In the securities industry, suitability is a term used to define the process of matching investments with a customer’s stated profile, which includes their investment objectives, risk profile, income needs, tax status, net worth, age, employment status and any other factors that may be relevant to the particular customer’s situation. In other words, did the Financial Advisor recommend appropriate (i.e., suitable) investments that were designed to achieve the investor’s objectives and still remain within their risk profile.
In securities arbitration, suitability claims are the most common pled legal claims. Financial advisors often fail to conduct an appropriate level of due diligence before recommending investments to their clients. Appropriate due diligence requires the Financial Advisor to spend a sufficient amount of time understanding the client’s needs and the benefits and risks of the investments being recommended. Often, other factors, such as the commission a Financial Advisor is permitted to charge for the purchase of one investment versus another, motivates an investment recommendation. This would be an example of an unsuitable recommendation because the Financial Advisor is putting their interests ahead of the client.
The Financial Industry Regulatory Authority (FINRA) suitability rule 2111 provides that a Financial Advisor must have a reasonable basis for recommending a transaction or investment strategy to a customer. This is referred to as “customer specific suitability.” For example, an investor looking for conservative income should not own aggressive growth securities. Similarly, an investor who needs liquidity should not own annuities or structured products, which often have penalties associated with early redemptions.
FINRA Rule 2111 further expanded the old suitability rule, which only focused on the purchase and sale of securities. Now, a Financial Advisor’s suitability obligations also apply to recommendations to “hold” securities. This situation frequently arises when there is market volatility and the customer inquires whether they should make changes to the portfolio. If the Financial Advisor recommends holding the securities, the suitability rule is triggered.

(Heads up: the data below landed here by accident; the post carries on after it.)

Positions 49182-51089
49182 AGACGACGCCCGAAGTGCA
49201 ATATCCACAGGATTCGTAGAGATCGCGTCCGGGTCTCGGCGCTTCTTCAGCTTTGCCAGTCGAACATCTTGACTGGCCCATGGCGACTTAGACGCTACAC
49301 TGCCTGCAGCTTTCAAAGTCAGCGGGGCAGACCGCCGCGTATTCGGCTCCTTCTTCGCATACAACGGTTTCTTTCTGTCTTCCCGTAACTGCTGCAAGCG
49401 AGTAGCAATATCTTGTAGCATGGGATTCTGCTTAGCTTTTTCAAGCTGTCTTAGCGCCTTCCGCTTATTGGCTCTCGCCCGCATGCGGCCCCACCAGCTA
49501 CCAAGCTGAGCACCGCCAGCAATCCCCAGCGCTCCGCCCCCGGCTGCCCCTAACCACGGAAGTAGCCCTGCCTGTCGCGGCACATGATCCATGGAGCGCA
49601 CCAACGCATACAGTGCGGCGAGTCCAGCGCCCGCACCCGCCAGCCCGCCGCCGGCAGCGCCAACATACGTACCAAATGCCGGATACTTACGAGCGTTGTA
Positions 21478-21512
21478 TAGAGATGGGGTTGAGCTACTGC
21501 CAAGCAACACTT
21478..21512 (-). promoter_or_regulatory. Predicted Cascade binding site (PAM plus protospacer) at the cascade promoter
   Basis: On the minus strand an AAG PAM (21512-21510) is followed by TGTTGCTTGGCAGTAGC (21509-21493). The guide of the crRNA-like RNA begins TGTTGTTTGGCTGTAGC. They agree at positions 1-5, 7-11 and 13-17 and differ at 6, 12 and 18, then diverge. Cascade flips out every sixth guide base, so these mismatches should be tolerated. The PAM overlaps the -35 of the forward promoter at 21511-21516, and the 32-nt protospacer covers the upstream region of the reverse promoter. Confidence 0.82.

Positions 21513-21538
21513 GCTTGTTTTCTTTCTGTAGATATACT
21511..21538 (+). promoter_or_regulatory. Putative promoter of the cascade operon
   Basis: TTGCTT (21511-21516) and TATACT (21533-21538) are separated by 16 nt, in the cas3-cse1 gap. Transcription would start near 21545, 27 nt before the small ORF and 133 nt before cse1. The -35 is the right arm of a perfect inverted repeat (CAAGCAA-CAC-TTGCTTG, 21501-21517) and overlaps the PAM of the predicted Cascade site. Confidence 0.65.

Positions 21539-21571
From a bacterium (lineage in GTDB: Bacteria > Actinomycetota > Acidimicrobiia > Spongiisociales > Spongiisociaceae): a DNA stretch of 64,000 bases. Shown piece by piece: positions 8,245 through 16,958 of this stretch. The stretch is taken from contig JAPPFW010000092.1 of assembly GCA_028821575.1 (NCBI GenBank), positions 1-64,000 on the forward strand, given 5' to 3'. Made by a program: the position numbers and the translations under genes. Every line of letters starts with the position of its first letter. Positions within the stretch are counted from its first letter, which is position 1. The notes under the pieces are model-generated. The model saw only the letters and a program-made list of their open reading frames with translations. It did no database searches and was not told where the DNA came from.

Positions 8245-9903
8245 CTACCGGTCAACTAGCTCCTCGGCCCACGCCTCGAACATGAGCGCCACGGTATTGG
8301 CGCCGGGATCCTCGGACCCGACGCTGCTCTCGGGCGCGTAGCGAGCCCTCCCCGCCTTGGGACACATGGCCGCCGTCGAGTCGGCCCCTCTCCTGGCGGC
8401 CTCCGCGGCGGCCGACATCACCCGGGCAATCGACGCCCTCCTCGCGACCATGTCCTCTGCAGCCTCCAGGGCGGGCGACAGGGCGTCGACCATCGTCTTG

Depending on the nature of the customer’s claim, different, more technical aspects of the suitability rule may be triggered. For example, FINRA Rule 2111 imposes a duty on the Financial Advisor to have a sound basis for recommending the number or volume of transactions in an account. This concept is referred to as “quantitative suitability.” In other words, a specific security may be appropriate for a given customer but becomes unsuitable wen the Financial Advisor buys/sells that same security twenty times in one month, generating high commissions.
The Wolper Law Firm represents investors nationwide in securities litigation and arbitration matters. Matt Wolper, the Managing Principal of the Wolper Law Firm, is a trial lawyer who has handled hundreds of securities cases during his career involving a wide range of products, strategies and securities. Prior to representing investors, he was a partner with a national law firm, where he represented some of the largest banks and brokerage firms in the world in securities matters. Simply put, he knows how the other side evaluates cases, which gives you a competitive advantage.
If you have experienced investment losses, and you have questions or concerns regarding the suitability of your portfolio, contact the Wolper Law Firm at 800.931.8452 or email@example.com for a free, confidential consultation and case evaluation.
Other Frequently Asked Questions:
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- Financial Advisor Expungement: Past, Present & Future
- How Are Damages Calculated In A FINRA Arbitration?
- How Do Arbitrators Determine Suitability?
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